The author of this response is asked to answer for and to a series of questions related to healthcare providing and availability in under-developed countries. The author will explain, in order, responses to the question of what the challenges are in under-developed countries, will speak to research-generated strategies about how to address those challenges, and will offer strategies for how a nurse can advocate for health care at the global level. The assignment asks whether one nurse can make a difference and the answer to that is certainly in the affirmative.
5 Numerous countries could benefit from improved health care from foreign aid. People in other countries all around the world are suffering from illnesses and diseases that could be fixed with better medical assistance from foreign aid. Stated in his article “An American Miracle,” Michael Elliott reports, “From 2004 to 2013, the U.S. committed more than $50 billion to the global fight against AIDS, and last year accounted for some two-thirds of all international assistance to that effort. Programs funded by American taxpayers have saved more than 7 million lives overseas.” (Elliot) This shows that America’s help has already greatly impacted many people. Multiple countries don 't have proper sanitized tools, medical facilities, and funding to treat sickness. With help, countless illnesses could be vanquished.
Worldwide, approximately 1.3 billion people do not have access to affordable and efficient healthcare and out of those who have access, almost 170 million are forced to spend around 40 % of their income on medical treatment (Asante et al,2016).In low and middle income countries (LMICs), the major constraint to the access of healthcare is financial burden, where out-of-pocket payments (OPP) contribute to approximately 50 % of total health expenditure (WHO, 2010). As a result, in these countries there is high probability of many households being pushed into poverty due to high medical expenses (McIntyre,2006).The matter of concern in LMICS is that poor and disadvantaged groups of population do not have access to adequate quality of healthcare.For instance, according to WHO (2010) up to 20 % of women in rich population are more likely to have a birth attended by skilled health worker than a poor woman. Therefore, taking an action to address health inequities faced in these countries would save up to 700,000 women.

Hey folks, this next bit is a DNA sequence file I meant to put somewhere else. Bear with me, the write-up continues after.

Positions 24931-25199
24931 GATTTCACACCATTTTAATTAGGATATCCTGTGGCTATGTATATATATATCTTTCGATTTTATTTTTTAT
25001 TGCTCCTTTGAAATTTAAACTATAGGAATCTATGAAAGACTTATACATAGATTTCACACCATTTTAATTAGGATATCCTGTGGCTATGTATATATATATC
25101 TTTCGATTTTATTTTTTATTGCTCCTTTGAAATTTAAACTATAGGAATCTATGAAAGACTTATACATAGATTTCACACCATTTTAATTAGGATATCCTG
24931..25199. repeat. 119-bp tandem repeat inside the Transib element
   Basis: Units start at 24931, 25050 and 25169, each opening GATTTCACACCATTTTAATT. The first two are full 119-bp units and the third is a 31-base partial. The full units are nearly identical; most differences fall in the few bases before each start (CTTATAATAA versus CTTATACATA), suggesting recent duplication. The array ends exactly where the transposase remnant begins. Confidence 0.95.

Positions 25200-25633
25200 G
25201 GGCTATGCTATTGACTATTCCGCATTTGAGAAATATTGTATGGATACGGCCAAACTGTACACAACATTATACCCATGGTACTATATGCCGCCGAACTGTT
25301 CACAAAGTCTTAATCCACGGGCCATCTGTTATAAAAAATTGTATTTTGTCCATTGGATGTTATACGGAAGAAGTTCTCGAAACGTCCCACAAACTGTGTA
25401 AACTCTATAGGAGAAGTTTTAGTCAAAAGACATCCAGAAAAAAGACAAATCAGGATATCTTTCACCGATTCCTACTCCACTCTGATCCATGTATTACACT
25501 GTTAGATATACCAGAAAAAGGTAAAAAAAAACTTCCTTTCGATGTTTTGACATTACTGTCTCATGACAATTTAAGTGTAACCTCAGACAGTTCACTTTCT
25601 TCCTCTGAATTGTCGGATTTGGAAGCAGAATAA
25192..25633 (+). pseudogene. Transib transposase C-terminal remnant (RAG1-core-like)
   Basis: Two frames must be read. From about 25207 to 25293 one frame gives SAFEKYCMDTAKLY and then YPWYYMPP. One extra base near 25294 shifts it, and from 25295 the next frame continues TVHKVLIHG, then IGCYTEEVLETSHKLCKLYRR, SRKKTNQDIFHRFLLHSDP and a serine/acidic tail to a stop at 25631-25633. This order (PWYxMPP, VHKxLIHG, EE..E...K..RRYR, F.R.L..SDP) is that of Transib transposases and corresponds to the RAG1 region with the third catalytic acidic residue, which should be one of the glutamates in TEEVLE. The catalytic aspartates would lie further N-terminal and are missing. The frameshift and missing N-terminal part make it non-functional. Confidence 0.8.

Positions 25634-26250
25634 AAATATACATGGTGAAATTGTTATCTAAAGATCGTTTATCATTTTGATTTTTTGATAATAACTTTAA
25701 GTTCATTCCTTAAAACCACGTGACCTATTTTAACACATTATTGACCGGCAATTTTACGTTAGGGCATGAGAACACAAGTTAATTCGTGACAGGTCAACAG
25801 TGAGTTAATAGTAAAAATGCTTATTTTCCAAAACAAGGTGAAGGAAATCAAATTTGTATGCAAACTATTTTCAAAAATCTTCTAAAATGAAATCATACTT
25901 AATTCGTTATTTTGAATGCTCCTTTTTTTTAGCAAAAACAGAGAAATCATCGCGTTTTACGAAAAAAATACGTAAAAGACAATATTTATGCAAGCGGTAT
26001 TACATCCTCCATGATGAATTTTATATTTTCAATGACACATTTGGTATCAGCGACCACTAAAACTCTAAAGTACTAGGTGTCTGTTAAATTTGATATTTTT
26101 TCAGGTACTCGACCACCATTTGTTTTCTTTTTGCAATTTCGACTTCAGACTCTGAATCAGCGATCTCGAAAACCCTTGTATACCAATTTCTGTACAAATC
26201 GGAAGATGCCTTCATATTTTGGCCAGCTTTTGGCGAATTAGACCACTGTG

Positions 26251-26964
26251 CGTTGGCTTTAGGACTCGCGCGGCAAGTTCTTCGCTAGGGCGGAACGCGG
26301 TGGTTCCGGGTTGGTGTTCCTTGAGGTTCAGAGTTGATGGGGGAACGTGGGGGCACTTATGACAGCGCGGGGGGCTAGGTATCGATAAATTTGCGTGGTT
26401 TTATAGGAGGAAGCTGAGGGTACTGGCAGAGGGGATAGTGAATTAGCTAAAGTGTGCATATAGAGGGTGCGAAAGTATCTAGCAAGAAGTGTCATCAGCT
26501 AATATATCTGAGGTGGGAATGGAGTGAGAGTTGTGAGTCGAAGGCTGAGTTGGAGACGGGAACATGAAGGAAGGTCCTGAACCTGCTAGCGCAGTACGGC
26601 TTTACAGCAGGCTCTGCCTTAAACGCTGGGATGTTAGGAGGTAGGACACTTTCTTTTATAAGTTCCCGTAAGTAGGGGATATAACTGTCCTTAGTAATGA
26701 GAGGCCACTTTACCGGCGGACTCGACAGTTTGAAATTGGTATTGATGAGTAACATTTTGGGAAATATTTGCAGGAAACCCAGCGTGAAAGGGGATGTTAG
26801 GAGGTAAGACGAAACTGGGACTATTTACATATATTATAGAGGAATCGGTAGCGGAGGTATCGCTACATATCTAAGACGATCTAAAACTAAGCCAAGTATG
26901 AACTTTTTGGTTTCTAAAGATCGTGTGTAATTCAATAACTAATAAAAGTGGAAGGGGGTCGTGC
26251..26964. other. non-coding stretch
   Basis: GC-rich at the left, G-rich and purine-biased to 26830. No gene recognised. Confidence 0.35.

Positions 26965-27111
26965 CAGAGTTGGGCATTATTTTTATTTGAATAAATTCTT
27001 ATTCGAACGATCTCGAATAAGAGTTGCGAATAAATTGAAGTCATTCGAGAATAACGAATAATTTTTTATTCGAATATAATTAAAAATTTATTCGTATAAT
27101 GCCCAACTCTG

The right to good health is of paramount importance not just in India but also in every corner of the world. It is sad that India, the world’s most populous democracy, can’t guarantee that to our citizens especially to the ones who fall below poverty line. On one hand, our country is fast becoming the hub for medical tourism where people from other countries flock to get good quality and affordable medical treatment. On the other most of these facilities are simply not available to the natives who should be the first preference looking at the economy of the country (Bajpai, 2014). Healthcare was never a top priority after independence. The initial focus was on agriculture, infrastructure and military. This led to social sectors like health and education being neglected. In its recent assessment of the Indian economy, the Organization for Economic Co-operation and Development (OECD) identified India’s poor health outcomes as one of the country’s major developmental challenges. India is a laggard in health outcomes not just by OECD standards, but also by the standards of the developing world. In 2012, India witnessed 253 deaths per 100,000 persons due to communicable diseases alone, much higher than the global average of 178. India faces a higher disease burden than other emerging economies such as China, Indonesia, Brazil, Mexico and Sri Lanka. Even poorer neighbors such as Nepal and Bangladesh have a better record in health compared to India (Gawande, 2012).